Couple-Based Physical Activity Planning for New Parents: A Randomized Trial


      The demands of parenthood may limit the pursuit of moderate-to-vigorous intensity physical activity (MVPA), establish inactivity patterns into middle age, and lead to long-term poorer health and well-being. The purpose of this study was to examine the efficacy of a couple-based planning skills intervention to support MVPA from baseline (~2 months after birth) up to 6 months later in first-time parents.

      Study design

      Randomized trial.


      264 parents (132 couples) at the 2-month point of parenting their first child.


      Couples were randomized to either an education control (n=58 couples) or an education plus planning condition (n=74 couples).

      Main outcome measures

      MVPA was assessed via accelerometry and self-report at baseline, 6 weeks, 3 months, and 6 months. Health-related fitness (aerobic fitness, muscular strength, flexibility) and BMI tests were conducted at baseline and 6 months. Rolling recruitment was between 2014 and 2017.


      The accelerometry results had large amounts of missing data that were not missing at random, so only self-reported MVPA was analyzed. Dyadic multilevel modeling conducted in 2020 showed that mothers’ MVPA had a significant quadratic pattern over time that was similar for both conditions, and BMI decreased while strength and flexibility increased. Fathers did not have significant outcomes. Participants who were not meeting MVPA guidelines at baseline responded to the education plus planning condition with increased MVPA (father B=1.31, mother B=1.14, p<0.05) compared with those who initially met those guidelines.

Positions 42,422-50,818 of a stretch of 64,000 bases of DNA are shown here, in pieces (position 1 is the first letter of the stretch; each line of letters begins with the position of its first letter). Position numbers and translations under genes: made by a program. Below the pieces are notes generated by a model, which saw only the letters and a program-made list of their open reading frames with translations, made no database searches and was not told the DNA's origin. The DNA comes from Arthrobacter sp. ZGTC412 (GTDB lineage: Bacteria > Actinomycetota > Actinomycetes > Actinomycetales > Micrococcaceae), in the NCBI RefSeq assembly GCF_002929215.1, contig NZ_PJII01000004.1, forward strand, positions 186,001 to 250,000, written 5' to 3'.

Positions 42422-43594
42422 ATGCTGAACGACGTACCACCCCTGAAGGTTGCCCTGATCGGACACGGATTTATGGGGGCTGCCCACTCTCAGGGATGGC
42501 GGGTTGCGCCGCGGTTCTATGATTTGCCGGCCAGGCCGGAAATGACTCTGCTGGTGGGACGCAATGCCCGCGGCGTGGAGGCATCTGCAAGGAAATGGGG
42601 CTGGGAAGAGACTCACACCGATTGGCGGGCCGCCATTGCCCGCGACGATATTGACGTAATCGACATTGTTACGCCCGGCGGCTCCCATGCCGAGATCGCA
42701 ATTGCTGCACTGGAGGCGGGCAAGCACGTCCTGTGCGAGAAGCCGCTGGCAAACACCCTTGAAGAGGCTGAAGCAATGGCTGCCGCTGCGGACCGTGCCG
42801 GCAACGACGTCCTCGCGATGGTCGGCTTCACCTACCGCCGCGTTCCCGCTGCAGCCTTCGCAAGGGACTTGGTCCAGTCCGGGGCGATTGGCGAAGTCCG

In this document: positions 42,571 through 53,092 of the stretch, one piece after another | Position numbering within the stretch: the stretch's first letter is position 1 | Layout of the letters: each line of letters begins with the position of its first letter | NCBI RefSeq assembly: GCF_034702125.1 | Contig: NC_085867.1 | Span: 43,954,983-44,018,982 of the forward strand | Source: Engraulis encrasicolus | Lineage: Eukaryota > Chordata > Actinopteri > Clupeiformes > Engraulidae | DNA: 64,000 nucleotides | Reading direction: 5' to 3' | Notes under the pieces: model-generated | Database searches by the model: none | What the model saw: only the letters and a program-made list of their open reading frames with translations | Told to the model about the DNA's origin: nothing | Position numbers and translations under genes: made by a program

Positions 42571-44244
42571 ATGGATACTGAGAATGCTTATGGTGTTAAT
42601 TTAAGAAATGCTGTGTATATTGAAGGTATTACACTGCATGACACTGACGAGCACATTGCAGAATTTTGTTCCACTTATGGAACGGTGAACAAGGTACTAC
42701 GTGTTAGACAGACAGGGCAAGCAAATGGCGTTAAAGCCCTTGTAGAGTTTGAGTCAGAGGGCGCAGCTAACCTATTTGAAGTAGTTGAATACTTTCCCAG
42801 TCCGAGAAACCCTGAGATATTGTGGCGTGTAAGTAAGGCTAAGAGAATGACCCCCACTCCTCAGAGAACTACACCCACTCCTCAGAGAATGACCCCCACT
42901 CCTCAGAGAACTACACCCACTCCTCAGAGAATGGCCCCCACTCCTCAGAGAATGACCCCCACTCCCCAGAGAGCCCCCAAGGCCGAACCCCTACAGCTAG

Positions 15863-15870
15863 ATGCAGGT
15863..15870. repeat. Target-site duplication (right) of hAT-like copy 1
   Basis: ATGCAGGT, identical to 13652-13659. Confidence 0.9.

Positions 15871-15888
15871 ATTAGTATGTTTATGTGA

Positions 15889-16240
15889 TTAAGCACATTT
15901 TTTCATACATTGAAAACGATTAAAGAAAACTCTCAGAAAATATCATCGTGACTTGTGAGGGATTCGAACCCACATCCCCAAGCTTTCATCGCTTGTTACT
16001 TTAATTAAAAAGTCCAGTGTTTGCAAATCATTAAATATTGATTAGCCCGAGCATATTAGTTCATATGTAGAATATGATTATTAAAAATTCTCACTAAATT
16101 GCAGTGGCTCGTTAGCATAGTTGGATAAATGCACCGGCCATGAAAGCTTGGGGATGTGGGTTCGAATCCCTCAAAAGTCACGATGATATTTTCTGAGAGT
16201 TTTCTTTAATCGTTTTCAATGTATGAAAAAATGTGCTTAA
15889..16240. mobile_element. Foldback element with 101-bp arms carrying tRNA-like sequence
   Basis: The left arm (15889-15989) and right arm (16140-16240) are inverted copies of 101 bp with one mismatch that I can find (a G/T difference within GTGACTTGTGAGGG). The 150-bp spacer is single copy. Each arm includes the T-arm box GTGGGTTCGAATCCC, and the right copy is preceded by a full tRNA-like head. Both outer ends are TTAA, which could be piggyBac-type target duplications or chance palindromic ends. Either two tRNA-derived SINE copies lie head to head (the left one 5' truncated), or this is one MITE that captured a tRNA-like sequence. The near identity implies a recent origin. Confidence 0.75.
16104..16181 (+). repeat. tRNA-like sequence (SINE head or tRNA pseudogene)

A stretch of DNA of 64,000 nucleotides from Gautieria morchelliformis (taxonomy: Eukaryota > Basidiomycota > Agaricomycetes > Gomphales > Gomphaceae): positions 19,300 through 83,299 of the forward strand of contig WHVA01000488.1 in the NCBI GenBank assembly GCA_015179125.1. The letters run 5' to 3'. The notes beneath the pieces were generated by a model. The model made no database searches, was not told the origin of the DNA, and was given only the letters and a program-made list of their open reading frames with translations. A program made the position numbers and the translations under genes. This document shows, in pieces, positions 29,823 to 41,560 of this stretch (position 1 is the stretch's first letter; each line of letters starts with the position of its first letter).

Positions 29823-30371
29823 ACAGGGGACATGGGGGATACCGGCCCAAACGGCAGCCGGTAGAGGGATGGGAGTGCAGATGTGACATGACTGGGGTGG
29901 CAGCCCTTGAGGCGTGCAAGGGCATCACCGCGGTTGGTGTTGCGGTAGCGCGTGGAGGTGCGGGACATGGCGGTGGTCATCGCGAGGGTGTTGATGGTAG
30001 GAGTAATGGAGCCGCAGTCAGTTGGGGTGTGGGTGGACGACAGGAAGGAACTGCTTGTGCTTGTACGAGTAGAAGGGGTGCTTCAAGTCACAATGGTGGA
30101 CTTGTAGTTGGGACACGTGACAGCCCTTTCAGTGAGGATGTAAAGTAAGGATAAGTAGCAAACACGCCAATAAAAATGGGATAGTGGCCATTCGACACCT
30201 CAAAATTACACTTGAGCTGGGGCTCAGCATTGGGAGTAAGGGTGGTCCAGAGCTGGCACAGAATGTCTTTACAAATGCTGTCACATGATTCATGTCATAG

Mothers may be more responsive than fathers to MVPA interventions in early parenthood. Already active parents likely have little to be gained from additional intervention. Future research is needed to effectively promote MVPA during fatherhood and identify novel ways to sustain PA past the early response to an intervention.

      Trial registration

      This study is registered at NCT02290808.
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